Today Painaustralia participated in the Australian Institute of Health and Welfare’s consultation around the National Aged Care Quality Indicator Program for residential aged care services (QI Program). From 1 July 2019, reporting of quality indicators for all Australian Government-subsidised residential aged care providers will be mandatory.
This week has also seen the announcements of the Darwin and Cairns rounds of hearings under the Royal Commission into Aged Care Quality and Safety, with a welcome focus on pain management.
With a third of people over the age of 65 living with chronic pain, a figure that rises to up to 80% for residents of aged care, pain is a significant factor as we age. As noted in our submission to the Royal Commission into aged care, the data suggests a high proportion of people with chronic pain also have cognitive or communicative impairment and inability to report pain.
The evidence we have heard at the Hearings so far has underpinned and underlined this distressing neglect that the most vulnerable people in our communities’ face. An important theme that has emerged from the evidence is the funding model that drives the level and quality of care.
Residential aged care in Australia is predominantly funded by the Commonwealth Government through tax revenue with some finance coming from other levels of government and user co-contributions. Funding for each individual resident’s care needs is determined by the Aged Care Funding Instrument with residents receiving a subsidy paid directly to the residential aged care provider.
A recent evaluation of the tool notes it is ‘no longer fit for purpose’.[i] The ACFI subsidy level is not related to the factors that determine the need for care. This is a fundamental flaw in the ACFI as it inevitably leads to negative consequences where providers are rewarded for admitting higher subsidy residents who will be relatively less expensive to care for.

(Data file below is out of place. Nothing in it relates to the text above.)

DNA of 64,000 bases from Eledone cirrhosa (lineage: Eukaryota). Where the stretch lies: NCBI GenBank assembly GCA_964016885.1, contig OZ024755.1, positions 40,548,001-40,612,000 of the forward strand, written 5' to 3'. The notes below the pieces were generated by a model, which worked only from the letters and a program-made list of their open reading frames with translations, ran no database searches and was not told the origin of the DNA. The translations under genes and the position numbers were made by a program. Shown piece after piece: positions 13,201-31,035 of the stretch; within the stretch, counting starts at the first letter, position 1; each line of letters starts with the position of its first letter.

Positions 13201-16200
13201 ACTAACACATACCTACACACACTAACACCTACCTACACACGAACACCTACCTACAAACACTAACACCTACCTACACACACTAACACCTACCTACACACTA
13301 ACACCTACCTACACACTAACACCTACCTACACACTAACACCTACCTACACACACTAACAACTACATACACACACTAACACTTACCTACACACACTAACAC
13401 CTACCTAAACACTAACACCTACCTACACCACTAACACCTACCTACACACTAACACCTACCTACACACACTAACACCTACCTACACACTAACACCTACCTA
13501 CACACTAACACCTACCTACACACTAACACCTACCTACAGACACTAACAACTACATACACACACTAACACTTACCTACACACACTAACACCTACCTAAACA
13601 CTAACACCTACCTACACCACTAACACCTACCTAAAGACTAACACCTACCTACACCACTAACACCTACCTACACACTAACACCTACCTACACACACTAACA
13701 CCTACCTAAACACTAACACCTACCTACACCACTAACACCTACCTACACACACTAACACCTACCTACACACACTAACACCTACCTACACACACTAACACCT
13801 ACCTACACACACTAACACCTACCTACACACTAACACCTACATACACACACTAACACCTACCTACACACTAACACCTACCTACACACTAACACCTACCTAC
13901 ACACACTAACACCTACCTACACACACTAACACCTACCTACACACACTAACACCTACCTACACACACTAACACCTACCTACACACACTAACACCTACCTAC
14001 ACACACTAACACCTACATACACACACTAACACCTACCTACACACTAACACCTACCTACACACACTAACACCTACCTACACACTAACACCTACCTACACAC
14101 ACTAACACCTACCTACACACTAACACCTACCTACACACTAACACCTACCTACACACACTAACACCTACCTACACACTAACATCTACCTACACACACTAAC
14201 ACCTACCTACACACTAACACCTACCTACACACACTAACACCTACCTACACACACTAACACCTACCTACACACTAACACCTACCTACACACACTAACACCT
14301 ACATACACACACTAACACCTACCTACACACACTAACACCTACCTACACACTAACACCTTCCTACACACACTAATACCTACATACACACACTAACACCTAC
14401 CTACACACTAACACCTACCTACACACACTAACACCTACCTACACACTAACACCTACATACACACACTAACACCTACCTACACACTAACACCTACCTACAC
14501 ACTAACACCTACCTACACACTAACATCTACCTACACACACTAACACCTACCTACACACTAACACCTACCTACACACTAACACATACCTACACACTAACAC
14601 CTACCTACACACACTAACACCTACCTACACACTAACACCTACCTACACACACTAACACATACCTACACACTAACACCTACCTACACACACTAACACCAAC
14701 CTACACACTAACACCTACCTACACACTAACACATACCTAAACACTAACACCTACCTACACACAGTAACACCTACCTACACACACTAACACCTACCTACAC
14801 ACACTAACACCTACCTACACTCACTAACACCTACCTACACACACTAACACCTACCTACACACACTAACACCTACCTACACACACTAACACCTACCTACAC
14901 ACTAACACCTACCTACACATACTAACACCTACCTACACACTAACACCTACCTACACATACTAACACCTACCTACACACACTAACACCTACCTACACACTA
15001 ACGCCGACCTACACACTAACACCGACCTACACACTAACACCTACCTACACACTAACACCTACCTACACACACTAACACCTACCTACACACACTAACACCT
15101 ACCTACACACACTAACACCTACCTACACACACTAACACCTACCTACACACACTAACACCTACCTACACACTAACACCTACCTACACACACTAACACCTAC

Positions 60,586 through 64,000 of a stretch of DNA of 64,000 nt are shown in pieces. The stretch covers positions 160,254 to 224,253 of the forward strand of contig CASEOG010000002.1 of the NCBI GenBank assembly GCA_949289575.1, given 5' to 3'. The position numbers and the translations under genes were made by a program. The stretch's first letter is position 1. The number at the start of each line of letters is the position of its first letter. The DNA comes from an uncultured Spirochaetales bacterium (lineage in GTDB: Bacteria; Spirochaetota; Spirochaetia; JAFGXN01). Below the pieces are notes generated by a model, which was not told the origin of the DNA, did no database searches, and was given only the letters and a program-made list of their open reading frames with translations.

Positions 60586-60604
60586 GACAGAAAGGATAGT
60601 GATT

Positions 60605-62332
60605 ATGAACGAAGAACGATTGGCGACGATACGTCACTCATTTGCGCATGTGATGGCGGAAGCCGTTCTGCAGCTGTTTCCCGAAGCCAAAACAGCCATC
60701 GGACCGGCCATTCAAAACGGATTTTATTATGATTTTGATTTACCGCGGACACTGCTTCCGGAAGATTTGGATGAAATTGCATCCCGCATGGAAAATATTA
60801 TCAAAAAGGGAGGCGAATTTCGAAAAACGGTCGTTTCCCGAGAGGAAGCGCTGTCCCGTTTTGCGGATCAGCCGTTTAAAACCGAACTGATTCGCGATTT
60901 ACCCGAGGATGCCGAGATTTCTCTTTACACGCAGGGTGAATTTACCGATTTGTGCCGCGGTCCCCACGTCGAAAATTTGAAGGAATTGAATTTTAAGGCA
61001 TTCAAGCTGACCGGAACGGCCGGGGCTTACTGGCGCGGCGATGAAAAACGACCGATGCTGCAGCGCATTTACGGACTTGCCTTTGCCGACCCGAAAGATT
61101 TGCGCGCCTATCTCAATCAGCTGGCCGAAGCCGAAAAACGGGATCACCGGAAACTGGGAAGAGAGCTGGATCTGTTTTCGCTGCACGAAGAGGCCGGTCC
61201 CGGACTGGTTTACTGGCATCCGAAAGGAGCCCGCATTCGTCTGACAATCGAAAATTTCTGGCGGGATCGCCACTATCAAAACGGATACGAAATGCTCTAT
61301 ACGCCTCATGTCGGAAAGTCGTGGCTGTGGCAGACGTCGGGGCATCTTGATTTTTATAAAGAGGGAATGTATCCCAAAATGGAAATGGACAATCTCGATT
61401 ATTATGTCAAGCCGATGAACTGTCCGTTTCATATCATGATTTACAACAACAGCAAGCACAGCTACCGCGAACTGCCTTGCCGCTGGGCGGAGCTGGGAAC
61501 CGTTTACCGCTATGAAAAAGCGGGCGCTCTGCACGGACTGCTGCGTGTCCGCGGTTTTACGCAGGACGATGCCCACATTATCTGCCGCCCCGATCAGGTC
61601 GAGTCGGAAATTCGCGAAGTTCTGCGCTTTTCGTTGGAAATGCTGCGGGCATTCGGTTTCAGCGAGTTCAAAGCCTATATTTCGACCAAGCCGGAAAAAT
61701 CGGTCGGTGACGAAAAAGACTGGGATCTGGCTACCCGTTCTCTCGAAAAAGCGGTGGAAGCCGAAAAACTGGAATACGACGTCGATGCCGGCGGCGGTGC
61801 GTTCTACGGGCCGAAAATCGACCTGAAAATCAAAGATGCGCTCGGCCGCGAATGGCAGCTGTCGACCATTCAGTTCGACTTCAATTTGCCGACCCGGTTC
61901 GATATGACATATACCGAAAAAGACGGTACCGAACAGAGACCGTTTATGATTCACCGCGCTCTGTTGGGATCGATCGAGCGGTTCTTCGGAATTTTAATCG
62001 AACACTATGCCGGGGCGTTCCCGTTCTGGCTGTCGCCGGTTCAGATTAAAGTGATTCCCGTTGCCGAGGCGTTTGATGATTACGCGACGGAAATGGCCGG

We do also note that the consultation paper does not attribute enough weighting to the incidence of chronic pain management within residential aged care. In outlining the factors found to drive individual care, the paper outlines end of life needs, frailty, functional decline, cognition, behaviour and technical nursing needs, but it does not acknowledge that chronic pain is an issue common across all the other identified risks, and in fact often a significant marker for high care needs.
This is a concern we have noted about the new Aged Care Quality Standards as well. For instance the new aged care quality standards do not acknowledge or consider the high risk and prevalence of chronic pain, despite nearly 80% of residents in residential aged care reporting chronic pain and despite the clear need for providers to have specialist capacity to manage pain appropriately given that poor management of pain can lead to significant adverse outcomes for residents.
We need to make the link between pain management and quality care clear and distinct. Historically, pain management has often suffered on account of arbitrary definitions of quality care.
Funding freezes to the ACFI in 2016, resulted in the reduction of subsidy for the complex health care supplement which particularly impacted high-needs residents with complicated pain-management regimes. This subsequently led to the removal of essential pain management services such as necessary physiotherapy and palliative care and diminished the capacity of the sector to provide appropriate levels of pain management in aged care.
We must recognise that pain is an often underdiagnosed and underfunded area across aged care, an issue that has compounded problems across the sector.
Better pain management is inextricably linked to better quality care. It’s time that it is included in all policy and funding models across aged care.
Carol Bennett, CEO
[i] Department of Health 2017. Webinar on an alternative funding model for residential aged care. Watch online at: http://livestream.education.gov.au/health/17may2017/